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Austin's lifeguard shortage sinks plans to open all city pools by early June

A lifeguard sits in his chair overlooking Austin' Big Stacy Pool as a person swims.
Michael Minasi
/
KUT
A lifeguard watches over swimmers during a quiet morning at Big Stacy Pool in Austin.

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Austin’s Parks and Recreation Department needs at least 750 lifeguards to open all 34 of its pools for the summer — but currently it has less than a third of that.

Austin operates five year-round pools, including Barton Springs and Big Stacy, and 29 seasonal pools, each of which were supposed to open June 6. But due to the lifeguard shortage, Parks and Recreation is planning a phased opening of seasonal pools to “equitably distribute its workforce,” according to a PARD spokesperson.

Though a phased opening isn't unusual for Austin, a PARD spokesperson said the lifeguard shortage is a national problem this year. The American Lifeguard Association reports that at least one-third of public pools in the U.S. risk being shut down or changing hours to accommodate this summer's staff shortage.

Currently, PARD has 234 lifeguards. If there are at least 375 lifeguards by the June deadline, it will open 10 seasonal pools: Balcones, Dick Nichols, Dove Springs, Garrison, Govalle, Montopolis, Northwest, Rosewood, Shipe and Westenfield.

As the department hires additional lifeguards, it plans to open more pools.

Aaron Levine, PARD’s aquatics supervisor, said he’s confident they will have enough lifeguards to open the first 10 pools.

“We’re definitely starting to see college kids come back [and] high school kids get their training and start to think about summer,” Levine said. “This year is just like every other year. We see a big uptick in our classes come May.”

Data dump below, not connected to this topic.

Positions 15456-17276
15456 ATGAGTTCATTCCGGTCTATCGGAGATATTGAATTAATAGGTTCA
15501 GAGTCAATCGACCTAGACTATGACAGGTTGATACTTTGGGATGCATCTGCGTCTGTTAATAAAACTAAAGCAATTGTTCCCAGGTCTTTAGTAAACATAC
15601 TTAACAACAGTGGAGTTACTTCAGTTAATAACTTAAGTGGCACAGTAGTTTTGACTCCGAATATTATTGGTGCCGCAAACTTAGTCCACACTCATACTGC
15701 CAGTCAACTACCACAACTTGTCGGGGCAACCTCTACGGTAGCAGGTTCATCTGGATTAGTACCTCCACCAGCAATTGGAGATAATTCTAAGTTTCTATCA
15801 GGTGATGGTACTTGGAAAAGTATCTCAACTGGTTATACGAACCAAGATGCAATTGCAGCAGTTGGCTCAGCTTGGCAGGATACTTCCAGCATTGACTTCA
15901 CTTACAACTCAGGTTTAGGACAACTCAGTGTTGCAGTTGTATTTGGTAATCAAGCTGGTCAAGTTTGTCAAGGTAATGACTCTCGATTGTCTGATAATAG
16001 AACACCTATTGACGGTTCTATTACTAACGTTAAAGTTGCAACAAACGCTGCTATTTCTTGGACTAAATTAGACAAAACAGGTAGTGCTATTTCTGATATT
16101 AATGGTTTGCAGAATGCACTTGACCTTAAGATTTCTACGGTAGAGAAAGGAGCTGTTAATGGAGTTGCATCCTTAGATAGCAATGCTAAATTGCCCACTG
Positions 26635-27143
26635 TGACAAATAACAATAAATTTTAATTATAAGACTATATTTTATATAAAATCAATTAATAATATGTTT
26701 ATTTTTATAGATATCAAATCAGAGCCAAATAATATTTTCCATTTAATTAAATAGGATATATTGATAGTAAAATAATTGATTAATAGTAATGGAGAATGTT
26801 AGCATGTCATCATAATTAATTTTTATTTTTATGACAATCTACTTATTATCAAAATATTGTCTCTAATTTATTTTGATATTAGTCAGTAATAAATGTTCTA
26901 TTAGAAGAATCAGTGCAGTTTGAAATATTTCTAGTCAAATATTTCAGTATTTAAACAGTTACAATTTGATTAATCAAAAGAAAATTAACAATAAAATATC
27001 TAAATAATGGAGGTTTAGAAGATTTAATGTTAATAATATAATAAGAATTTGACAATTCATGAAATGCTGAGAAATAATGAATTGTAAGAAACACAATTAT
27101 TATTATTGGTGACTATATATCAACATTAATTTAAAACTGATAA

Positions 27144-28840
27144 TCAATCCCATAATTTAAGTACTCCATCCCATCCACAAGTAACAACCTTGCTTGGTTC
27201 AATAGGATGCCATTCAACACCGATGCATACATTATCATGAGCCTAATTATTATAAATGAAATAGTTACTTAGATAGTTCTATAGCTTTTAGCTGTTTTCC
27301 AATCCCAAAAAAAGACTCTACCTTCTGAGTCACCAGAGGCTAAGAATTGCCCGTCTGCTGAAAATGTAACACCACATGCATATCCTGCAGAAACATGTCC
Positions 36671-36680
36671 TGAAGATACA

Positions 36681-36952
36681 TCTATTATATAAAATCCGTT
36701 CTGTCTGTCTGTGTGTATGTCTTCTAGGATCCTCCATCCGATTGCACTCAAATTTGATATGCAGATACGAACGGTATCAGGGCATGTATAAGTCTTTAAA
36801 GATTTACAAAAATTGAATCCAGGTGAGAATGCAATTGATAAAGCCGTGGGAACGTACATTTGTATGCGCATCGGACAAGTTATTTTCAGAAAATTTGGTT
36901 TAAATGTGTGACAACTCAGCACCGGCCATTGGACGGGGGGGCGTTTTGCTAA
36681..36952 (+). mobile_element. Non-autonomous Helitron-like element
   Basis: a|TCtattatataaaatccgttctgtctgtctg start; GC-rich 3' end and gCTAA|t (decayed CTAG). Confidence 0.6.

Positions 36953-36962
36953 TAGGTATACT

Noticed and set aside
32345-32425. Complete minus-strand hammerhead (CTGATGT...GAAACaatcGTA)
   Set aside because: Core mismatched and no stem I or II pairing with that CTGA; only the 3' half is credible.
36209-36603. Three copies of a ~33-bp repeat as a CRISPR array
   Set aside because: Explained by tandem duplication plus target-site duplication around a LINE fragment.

Levine said about 120 applicants are already enrolled in several sessions of the required lifeguard certification course, potentially bringing the number of lifeguards ready to work on June 6 to about 354.

If the department falls short of the 375 lifeguard threshold, those first 10 pools will likely still be opened, but with more limited hours.

To bring in more applicants, staff from the aquatics division has been actively recruiting at high schools, colleges, job fairs and other local events, according to a PARD spokesperson.

The department also increased lifeguard wages to at least $16 an hour. It is also offering up to $1,250 in bonuses ($500 for being certified and ready to work by June 6; $500 for working an average of 30 hours per week through the summer; and $250 for advanced certification permitting lifeguards to teach swim lessons or work in open water). Lifeguards also get paid sick leave and free bus passes.

In late March, however, the PARD Board had recommended that in addition to bonuses, lifeguards be paid at least $22 an hour to keep city pools staffed.

At a City Council meeting last Thursday, Barton Springs Pool lifeguard Scott Cobb said he was disappointed Austin didn’t follow the recommendation and expected it would result in a shortage of about 300 lifeguards.

“You can still save the summer for those people of Austin who want to swim [by] offering a $22 living wage, holiday pay, [and] full benefits [to lifeguards],” Cobb said. “And that way you would be able to open the pools fully.”

During that same meeting, the City Council voted to waive or reimburse for the training fee applicants had to pay to take the required 36-hour in-person lifeguard certification course. The fee was typically $20. Returning lifeguards were required to take a 16-hour recertification course, but were not charged for the class.

That course requires applicants to first prove they can perform basic skills, like being able to swim 150 yards freestyle; tread water for a minute; and retrieve a 10-pound brick from up to 14 feet under water. Then they are taught lifeguarding skills like how to closely watch people at the pool and respond to first aid emergencies.

“We have to go through 40 hours of unpaid training in order to be a lifeguard for the City of Austin,” Cobb said. “I do not know of any other job in the city where you have to go through unpaid training for 40 hours to work.”

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